Britain emerged from the first world war as victorious and unchallenged in its power and influence. Russia, a once likely competitor, was reeling from its own internal conflicts, the revolution having just occurred. Fascist Italy was a rival in the Mediterranean but not beyond that point, and France who was perhaps the best placed to be contender had suffered badly in WW1 and could only muster influence in Syria and Lebanon. Britain therefore was, in one respect, unrivalled. Only the US was in a position to challenge Britain’s influence, and indeed, Britain wanted America to play a bigger role in the enormous task of managing the Middle East – that is, of controlling its geo-politics in order to secure its vital resources. The US, however, chose a policy of isolation initially, believing its interests could be secured without making political or military commitments. ‘Here lay the principal difference between the United States and Great Britain’ writes Avi Shlaim. Whereas Britain was an imperial power – with imperial concerns influencing foreign policy – ‘[t]he United States was a world power with no imperial preoccupations. It had no vital strategic interests, no possessions, no military forces, no bases, no mandates, and no clients in the region.’ Yet all of that would change as the decades progressed and that change of attitude as well as an eventual move to mirroring British Imperial preoccupations casts the current American outlook as profoundly imperial. It is through this lens that America’s commitment to Israel makes sense since Israel is like an outpost of an American empire – it houses bases offering strategic support in a part of the world where, in neo-con terms you have not only Iran but also the unpredictable wahabis, who, despite the friendly regime in Arabia, are a point of concern. So when a shipment of arms was made to Israel in the middle of the 2008/09 conflict, the justification given by the Pentagon was that (a) the shipment would arrive too late to escalate the Gaza attack and (b) as it happens, it was meant to be pre-positioned in Israel for potential use by the US military. ‘That’, writes Chomsky, ‘may be accurate’. ‘One of the many services that Israel performs for its patron’, he continues, ‘is to provide it with a valuable military base at the periphery of the worlds major energy resource’. Drawing a parallel at this point with Britain’s concerns in 1916 to secure the oil fields in Iraq (as it fought the Ottomans in WW1) is instructive in highlighting the context of a now American imperialism, which I am advocating.
American Imperialism is also mirrored in its 725 military bases across the world, a fact rarely spoken about. This has been a natural tendency amongst other Imperial powers. Rome, for instance, is said to have had 37 bases to police its outposts, from Britannia to Egypt, from Hispania to Armenia. The need to recognise America as an Imperial power, operating with an Imperial mindset is important to set aright the way we see our present world. The global psychosis that plagues the minds of so many people remains in tact through a disavowal of this reality. Under its influence what emerges is a disfigured mental landscape, which drives the disastrous actions and brutality of the powers that be. America and Israel, thereby, are mutually implicated in the structure of this collective psychosis because neither admit their true imperial/colonial nature.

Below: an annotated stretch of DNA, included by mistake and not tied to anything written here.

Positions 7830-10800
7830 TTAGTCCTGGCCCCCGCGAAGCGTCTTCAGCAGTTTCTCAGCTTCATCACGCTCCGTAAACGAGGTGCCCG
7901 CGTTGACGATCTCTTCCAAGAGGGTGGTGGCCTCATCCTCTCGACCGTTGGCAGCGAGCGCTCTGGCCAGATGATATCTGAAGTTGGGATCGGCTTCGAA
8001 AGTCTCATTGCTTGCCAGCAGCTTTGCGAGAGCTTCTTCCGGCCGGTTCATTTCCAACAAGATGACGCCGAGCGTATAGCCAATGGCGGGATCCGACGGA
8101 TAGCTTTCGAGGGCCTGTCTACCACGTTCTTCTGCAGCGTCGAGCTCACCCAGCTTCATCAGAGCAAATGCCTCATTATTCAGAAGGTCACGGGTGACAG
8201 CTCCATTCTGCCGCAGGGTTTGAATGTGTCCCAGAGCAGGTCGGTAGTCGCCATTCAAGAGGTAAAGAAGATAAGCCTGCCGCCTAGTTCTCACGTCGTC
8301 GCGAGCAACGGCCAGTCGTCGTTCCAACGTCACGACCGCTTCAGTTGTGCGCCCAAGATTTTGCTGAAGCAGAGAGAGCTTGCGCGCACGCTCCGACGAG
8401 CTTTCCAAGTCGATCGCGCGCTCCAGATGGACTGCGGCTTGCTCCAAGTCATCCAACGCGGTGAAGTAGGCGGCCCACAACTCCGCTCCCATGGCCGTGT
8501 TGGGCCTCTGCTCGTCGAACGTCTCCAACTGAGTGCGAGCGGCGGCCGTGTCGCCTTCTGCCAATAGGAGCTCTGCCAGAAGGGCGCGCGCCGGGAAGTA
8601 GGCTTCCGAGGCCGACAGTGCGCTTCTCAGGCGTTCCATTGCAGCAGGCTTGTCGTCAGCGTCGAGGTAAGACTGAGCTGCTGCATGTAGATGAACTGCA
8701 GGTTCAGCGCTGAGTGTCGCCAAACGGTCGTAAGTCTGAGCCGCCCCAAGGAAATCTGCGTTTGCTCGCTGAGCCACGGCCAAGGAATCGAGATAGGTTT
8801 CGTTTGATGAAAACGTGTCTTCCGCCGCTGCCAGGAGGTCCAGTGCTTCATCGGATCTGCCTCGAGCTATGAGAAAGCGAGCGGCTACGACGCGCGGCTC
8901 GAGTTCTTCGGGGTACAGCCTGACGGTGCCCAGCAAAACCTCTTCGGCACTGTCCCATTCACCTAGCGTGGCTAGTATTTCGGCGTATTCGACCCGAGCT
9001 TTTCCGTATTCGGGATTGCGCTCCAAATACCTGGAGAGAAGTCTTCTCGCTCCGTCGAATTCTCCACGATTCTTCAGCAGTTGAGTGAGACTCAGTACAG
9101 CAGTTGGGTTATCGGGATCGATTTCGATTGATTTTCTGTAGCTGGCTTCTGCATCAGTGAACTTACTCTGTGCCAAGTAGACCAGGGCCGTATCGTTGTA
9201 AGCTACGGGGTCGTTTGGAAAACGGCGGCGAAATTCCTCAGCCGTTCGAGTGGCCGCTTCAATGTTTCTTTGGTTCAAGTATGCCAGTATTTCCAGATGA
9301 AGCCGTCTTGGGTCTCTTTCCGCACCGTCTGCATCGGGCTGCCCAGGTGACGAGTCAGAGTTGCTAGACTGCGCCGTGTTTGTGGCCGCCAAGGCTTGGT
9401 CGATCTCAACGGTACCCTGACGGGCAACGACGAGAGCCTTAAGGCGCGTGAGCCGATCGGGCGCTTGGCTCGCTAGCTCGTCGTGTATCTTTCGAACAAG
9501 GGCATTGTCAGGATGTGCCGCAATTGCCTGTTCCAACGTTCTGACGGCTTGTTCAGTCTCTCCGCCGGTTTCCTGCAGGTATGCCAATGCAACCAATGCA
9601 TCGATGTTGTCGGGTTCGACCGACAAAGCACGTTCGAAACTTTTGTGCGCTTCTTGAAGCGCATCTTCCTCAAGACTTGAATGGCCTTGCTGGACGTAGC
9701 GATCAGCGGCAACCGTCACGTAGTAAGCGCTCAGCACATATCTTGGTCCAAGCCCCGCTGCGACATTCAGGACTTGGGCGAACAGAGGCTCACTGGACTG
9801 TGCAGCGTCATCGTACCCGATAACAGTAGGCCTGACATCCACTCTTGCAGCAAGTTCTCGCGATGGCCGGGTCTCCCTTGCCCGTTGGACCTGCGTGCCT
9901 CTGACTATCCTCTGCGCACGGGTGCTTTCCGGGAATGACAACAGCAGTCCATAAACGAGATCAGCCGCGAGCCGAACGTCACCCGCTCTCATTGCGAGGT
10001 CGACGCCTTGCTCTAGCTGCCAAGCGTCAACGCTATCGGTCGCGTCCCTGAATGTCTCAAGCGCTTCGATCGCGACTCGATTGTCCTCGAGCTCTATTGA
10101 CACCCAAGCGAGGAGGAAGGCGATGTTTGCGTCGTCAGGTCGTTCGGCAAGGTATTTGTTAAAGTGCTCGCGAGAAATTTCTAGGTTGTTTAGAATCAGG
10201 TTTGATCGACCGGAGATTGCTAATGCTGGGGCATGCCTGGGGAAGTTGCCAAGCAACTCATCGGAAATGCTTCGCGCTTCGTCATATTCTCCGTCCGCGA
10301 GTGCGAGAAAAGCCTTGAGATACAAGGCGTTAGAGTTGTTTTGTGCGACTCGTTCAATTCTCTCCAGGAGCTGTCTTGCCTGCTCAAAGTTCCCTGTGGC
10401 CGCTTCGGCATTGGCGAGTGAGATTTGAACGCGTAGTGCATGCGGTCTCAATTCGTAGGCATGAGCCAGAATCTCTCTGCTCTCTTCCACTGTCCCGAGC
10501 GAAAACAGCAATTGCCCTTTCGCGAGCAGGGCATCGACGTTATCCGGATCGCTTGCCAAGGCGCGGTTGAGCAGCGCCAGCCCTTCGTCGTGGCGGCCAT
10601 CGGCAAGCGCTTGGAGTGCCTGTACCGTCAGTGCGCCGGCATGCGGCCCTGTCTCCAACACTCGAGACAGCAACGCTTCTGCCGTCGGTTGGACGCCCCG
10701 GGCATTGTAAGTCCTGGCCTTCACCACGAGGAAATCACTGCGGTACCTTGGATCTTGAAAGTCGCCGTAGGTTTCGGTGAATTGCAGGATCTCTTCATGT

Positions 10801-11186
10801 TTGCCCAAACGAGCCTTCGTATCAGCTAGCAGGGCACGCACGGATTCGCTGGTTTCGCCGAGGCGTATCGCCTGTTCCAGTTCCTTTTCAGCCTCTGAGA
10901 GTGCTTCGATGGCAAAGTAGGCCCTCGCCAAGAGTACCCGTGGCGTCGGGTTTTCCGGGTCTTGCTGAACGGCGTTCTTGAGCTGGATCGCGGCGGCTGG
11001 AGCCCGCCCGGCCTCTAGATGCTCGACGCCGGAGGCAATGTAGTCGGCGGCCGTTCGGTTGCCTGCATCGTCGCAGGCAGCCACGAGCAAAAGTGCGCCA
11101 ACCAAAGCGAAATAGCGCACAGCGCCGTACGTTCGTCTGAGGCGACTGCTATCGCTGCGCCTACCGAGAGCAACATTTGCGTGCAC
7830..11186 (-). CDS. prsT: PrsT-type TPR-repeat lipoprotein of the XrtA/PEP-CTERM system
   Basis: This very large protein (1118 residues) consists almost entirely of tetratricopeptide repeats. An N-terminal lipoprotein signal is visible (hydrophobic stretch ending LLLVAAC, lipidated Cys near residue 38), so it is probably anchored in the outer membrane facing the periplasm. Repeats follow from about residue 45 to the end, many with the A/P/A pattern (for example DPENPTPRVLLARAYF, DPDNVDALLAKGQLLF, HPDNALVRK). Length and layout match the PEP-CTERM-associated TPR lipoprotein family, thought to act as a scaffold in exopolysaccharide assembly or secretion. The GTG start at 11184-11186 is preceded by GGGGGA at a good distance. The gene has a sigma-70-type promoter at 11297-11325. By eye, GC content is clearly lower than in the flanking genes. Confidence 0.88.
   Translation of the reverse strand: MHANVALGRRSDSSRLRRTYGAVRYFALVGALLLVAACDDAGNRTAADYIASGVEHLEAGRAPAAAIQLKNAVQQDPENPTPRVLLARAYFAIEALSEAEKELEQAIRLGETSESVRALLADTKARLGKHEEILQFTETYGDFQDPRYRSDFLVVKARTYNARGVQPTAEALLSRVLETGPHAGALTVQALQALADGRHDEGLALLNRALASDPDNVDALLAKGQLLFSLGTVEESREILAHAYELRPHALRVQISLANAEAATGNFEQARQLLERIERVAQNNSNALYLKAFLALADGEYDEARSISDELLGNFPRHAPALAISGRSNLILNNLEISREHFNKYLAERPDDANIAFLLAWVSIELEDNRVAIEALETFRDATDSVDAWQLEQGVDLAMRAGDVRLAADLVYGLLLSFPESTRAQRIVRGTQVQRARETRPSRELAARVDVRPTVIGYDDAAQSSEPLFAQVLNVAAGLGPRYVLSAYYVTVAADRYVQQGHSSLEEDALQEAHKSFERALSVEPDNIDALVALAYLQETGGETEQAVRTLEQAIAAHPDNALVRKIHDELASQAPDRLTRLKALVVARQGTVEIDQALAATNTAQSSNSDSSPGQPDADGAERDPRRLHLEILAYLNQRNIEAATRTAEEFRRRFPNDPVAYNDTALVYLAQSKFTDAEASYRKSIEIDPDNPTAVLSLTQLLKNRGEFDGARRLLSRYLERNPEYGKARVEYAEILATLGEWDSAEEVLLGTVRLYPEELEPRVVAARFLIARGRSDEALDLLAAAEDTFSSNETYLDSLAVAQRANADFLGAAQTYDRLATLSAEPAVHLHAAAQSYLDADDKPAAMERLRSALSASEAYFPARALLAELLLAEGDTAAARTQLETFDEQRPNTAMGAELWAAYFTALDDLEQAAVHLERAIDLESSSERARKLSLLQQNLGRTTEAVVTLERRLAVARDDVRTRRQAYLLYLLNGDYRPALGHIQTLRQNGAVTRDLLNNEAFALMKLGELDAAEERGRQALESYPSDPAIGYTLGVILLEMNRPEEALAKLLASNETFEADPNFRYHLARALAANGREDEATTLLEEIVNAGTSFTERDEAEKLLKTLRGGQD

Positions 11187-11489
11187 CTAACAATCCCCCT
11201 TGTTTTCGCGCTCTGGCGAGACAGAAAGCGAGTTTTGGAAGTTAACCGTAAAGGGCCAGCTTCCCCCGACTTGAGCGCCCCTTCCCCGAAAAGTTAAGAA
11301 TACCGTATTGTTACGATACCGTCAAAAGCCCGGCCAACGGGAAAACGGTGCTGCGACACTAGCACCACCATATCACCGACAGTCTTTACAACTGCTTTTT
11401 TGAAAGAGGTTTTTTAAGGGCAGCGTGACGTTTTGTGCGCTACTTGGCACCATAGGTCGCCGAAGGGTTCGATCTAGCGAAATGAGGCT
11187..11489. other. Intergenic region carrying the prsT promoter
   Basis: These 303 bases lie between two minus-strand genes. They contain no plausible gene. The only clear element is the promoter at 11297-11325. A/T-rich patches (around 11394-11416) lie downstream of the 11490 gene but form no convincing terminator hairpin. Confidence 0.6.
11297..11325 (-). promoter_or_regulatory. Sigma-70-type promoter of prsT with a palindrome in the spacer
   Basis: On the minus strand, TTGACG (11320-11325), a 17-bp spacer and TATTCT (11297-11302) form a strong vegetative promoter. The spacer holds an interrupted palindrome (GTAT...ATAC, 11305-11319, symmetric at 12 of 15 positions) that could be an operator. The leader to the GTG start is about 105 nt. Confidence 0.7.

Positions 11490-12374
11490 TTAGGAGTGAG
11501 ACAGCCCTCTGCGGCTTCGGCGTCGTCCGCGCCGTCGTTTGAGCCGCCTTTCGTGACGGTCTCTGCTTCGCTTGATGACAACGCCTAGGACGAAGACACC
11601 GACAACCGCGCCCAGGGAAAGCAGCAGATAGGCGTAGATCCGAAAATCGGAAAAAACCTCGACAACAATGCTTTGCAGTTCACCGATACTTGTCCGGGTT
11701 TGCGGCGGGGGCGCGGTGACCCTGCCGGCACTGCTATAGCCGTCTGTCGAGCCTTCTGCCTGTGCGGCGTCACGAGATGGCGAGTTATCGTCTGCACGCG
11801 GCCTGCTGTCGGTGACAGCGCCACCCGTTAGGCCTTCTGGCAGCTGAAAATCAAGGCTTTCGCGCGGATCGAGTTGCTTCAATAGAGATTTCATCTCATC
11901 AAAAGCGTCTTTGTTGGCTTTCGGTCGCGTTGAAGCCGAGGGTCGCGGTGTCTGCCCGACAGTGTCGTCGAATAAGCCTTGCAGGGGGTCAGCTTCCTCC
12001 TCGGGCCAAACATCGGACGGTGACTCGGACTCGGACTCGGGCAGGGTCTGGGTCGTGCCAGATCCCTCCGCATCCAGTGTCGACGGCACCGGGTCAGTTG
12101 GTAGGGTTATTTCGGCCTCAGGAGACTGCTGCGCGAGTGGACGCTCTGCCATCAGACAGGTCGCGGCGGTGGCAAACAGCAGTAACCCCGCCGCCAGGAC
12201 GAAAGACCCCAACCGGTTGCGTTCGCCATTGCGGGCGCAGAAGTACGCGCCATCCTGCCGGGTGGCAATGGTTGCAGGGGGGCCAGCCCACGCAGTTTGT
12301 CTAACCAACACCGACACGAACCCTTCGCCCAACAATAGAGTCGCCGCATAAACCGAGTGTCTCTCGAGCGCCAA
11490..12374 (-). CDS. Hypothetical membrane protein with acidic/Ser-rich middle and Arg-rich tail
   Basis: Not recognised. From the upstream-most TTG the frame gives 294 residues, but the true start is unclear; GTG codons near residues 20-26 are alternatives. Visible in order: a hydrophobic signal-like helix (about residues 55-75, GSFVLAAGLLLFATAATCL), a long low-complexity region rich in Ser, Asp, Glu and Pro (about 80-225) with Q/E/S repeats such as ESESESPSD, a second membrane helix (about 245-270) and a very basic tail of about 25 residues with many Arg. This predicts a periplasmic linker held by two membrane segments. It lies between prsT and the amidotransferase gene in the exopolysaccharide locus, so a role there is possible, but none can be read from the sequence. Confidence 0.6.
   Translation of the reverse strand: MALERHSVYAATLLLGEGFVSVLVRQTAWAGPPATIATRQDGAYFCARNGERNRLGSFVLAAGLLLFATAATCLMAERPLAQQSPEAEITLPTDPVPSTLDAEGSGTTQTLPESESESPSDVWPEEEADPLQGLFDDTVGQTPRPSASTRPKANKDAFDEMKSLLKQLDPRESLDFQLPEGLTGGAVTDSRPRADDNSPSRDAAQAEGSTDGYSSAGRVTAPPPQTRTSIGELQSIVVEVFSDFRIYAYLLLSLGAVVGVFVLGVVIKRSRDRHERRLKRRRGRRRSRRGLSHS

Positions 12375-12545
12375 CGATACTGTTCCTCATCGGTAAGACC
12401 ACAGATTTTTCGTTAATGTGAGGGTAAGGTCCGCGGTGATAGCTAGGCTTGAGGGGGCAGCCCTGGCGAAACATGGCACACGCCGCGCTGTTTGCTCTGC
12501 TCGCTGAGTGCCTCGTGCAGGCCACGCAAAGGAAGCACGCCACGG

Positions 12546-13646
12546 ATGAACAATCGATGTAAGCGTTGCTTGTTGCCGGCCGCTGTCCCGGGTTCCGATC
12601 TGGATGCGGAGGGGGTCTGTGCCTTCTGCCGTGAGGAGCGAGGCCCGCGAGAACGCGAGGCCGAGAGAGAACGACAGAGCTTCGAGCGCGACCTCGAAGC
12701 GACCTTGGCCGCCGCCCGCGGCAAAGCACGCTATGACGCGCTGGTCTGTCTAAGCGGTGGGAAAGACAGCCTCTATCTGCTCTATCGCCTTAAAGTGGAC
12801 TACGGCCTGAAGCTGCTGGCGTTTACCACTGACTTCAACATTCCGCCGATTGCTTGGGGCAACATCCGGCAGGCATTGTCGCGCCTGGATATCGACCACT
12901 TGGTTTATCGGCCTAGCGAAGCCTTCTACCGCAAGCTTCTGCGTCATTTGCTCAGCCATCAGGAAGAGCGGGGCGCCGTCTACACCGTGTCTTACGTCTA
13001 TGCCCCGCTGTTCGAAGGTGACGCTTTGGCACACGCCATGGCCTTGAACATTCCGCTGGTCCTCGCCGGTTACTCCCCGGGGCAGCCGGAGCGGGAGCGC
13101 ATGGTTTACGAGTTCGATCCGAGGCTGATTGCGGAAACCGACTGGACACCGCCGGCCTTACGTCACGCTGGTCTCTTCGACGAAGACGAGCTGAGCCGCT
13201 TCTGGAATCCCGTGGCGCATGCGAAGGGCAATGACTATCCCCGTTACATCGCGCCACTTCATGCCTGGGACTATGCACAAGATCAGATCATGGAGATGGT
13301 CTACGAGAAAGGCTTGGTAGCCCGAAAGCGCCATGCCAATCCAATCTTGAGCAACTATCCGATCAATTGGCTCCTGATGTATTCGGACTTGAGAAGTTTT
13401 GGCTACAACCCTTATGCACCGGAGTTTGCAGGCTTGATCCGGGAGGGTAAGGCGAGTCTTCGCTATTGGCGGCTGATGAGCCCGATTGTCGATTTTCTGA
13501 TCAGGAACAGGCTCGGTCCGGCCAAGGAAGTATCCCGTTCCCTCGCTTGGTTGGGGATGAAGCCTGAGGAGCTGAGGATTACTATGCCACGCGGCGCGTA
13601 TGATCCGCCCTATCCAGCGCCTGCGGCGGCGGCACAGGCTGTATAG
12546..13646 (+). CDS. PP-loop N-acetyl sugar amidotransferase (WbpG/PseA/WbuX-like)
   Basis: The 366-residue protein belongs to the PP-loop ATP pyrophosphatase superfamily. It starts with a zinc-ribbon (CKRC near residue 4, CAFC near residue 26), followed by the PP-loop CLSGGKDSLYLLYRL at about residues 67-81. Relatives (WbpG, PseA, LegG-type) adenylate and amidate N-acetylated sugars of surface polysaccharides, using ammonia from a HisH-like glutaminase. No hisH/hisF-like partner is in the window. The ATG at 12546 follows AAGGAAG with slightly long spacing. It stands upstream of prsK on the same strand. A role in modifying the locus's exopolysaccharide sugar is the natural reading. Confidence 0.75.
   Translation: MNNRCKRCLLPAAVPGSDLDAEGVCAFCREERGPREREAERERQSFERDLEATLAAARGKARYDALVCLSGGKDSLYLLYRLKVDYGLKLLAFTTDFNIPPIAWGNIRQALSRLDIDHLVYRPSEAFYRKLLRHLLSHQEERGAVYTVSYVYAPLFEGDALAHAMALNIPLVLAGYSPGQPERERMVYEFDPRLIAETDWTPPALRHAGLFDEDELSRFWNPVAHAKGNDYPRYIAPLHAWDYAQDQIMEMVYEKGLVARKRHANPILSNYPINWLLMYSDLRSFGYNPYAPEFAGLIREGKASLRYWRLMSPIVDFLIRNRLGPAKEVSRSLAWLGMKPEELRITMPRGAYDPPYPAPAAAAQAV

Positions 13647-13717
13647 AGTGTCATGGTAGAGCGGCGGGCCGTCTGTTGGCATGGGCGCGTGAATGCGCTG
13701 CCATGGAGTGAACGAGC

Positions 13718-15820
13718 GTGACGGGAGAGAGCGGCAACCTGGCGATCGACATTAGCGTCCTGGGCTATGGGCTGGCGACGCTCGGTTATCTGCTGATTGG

Approaching this issue through narrative, discourse and cultural production helps at the same time to point us in the direction of solutions. Like narrative psychotherapy, what is needed is a vigorous re-narrativisation by echoing counter discourses and popularising counter-hegemonic cultural production. In pursuing this course of action one implicitly underscores the fact that imperialism is not purely a political or economic process which legitimises itself calculatingly through ideologies of racism or notions of progress. Instead, imperialism is a cultural phenomenon and as such creates and diffuses globally a culture through which to (mis)cognise the reality of our present. That being the case, imperialism is both present and hidden, a dynamic which impairs peoples and nations’ relation to reality, such that to decipher the politics of this psychosis is both a point of entry into an otherwise murky realm of doublethink, and a topic to begin our narrative therapy for those – like America and Israel – imprisoned in their own psychotic mental landscapes.
You don’t mess with the Zohan (dir. Denis Dugan, 2008)